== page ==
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Man was originally created by God as a three-fold being, having a body, a soul, and a spirit. This made man unique among all of God’s creation: a being capable of dwelling in and perceiving the natural realm and the spiritual realm simultaneously.
As a creature of body and soul, Adam could inhabit and enjoy the entirety of the earth that God had brought into being and pronounced to be “very good.” He could see the beauties of the Garden, feel the warmth of its sunshine, and taste its good fruit.
At the same time, the spirit in man enabled him to be in constant and intimate contact with God, Who is spirit. It was the spirit in man that also enabled him to exercise dominion over all life on the earth [see Genesis 1:27, 28]. This awareness of spiritual reality separated man from animal. It gave man meaning and purpose beyond the limitations of earthly time and space.
When Adam chose to disobey God, he immediately suffered the consequences of which God had warned him. He died. Yes, he continued to move and breathe, but merely as a creature of body and soul. What a calamity! From that point onward, man was completely incapable of fulfilling the one purpose for which he had been created.
All of Adam’s descendants inherited this disability, being born ignorant of and incapable of reaching the realm in which they were meant to flourish. Thank God for the Lord Jesus Christ, whose completed work now allows man to regain his destiny.
All we who have believed on him have regained the spirit once lost. We still dwell in this senses world, but now, as three-fold beings, we are no longer dominated and overwhelmed by that world. We are able to both understand it and reign in it.
Here’s our challenge, however. Though today we stand as complete, whole, spiritual beings, we were not born that way. We were born spiritually naked and sightless. Up until the moment of the new birth, we remained that way. We learned to live as senses-oriented, time-limited beings in a senses, temporal world. The thought of a higher, greater reality did not occur to us, and all too often did not occur to those who trained us.
The habits developed in such a life do not disappear automatically. For this reason, many Christians continue to live their lives as little more than educated animals, longing for a higher purpose but ignorant to the truth that what they long for is already theirs in the new birth. They continue to pursue the shortsighted goals and long for the evanescent pleasures of the world, unaware of anything more substantial.
If they would only read God’s Word! For it is in His Word that God reveals the shallowness of a life without Him and the bountifulness of the life that He has prepared for His people. For those of us who sometimes forget (which would be all of us), it is beneficial to read about God’s estimation of the life that the world offers.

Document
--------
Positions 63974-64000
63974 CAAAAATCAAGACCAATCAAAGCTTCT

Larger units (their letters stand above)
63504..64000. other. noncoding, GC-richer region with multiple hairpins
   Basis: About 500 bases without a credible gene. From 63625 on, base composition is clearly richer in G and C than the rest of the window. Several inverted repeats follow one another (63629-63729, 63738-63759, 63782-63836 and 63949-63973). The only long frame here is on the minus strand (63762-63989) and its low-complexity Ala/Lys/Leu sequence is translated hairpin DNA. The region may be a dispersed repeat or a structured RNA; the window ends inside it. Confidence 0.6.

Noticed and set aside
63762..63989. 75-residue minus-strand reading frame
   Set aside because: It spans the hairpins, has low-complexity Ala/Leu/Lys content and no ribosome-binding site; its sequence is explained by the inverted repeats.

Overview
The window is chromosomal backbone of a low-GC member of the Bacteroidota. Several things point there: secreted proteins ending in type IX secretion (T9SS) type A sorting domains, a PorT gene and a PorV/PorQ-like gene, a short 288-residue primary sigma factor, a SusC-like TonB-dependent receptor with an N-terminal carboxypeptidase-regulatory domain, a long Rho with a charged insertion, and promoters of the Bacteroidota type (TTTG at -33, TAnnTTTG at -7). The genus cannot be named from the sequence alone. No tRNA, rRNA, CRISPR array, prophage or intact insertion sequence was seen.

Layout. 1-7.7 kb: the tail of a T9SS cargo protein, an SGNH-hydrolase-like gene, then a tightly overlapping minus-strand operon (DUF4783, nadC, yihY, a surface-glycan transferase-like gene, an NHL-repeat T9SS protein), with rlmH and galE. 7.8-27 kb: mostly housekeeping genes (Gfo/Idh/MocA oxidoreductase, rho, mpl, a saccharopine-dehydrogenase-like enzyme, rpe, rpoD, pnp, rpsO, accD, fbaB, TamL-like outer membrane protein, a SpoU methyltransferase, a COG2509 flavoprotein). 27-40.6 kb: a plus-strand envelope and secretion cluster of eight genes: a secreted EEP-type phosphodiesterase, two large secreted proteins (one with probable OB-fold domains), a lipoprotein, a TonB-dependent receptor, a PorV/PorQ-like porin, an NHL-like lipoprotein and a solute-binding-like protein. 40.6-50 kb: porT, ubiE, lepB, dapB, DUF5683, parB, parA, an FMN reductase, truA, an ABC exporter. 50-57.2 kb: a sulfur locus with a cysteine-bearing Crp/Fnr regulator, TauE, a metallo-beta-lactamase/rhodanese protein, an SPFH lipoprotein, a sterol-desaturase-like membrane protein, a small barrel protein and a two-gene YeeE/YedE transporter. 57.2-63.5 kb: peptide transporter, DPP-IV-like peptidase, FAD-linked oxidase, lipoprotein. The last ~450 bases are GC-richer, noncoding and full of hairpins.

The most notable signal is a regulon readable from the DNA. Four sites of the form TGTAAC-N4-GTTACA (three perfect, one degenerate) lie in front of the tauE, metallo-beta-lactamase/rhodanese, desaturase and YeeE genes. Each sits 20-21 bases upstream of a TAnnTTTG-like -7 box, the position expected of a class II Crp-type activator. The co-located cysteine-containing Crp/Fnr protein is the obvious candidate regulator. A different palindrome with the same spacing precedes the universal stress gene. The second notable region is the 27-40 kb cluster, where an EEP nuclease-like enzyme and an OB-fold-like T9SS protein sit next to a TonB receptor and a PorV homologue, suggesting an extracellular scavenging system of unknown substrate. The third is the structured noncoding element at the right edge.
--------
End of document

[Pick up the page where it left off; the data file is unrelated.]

Psalm 144:3, 4
LORD, what is man, that thou takest knowledge of him! Or the son of man, that thou makest account of him!
Man is like to vanity [breath, vapor]: his days are as a shadow that passeth away.
Few men today give a thought to God, and yet God gives much thought to man. Man, who thinks he reigns supreme, is, from God’s point of view, like a breath or a shadow. How substantial are these? Yet God loved us enough to give His only begotten son for us that we might become something more.
Surely men of low degree are vanity, and men of high degree are a lie: to be laid in the balance, they are altogether lighter than vanity.
Here, God forgoes the simile. Rather than comparing man to vanity, He states it simply: man IS vanity! Those of high degree (by man’s standards) may attempt to evade this judgment. Surely, their trophies, their riches, their achievements, must weigh in for some recognition. Not on the scales of eternity. Such a man is still vanity; he’s simply better at lying about it.
Man without God, even at his best, is still vanity.
Psalm 39:5, 6
Behold, thou hast made my days as an handbreadth; and mine age is as nothing before thee: verily every man at his best state is altogether vanity. Selah.
Surely every man walketh in a vain shew: surely they are disquieted [make loud noises] in vain: he heapeth up riches, and knoweth not who shall gather them.
Note that the word “riches” is in italics, indicating that it was not in the original text. Man may heap up many things to his own glory, but these things are only a dream in light of eternity.
And now, Lord, what wait I for? My hope is in thee.
God has graciously given us many things to enjoy in this life, but without Him, that life is still hopeless. As His sons and daughters, all spiritual blessings are ours in the heavenly realm, now and for all eternity.
We are not among those who have no hope. Why share in their desperation? Let us fully walk in our heritage as men and women of body, soul, and spirit.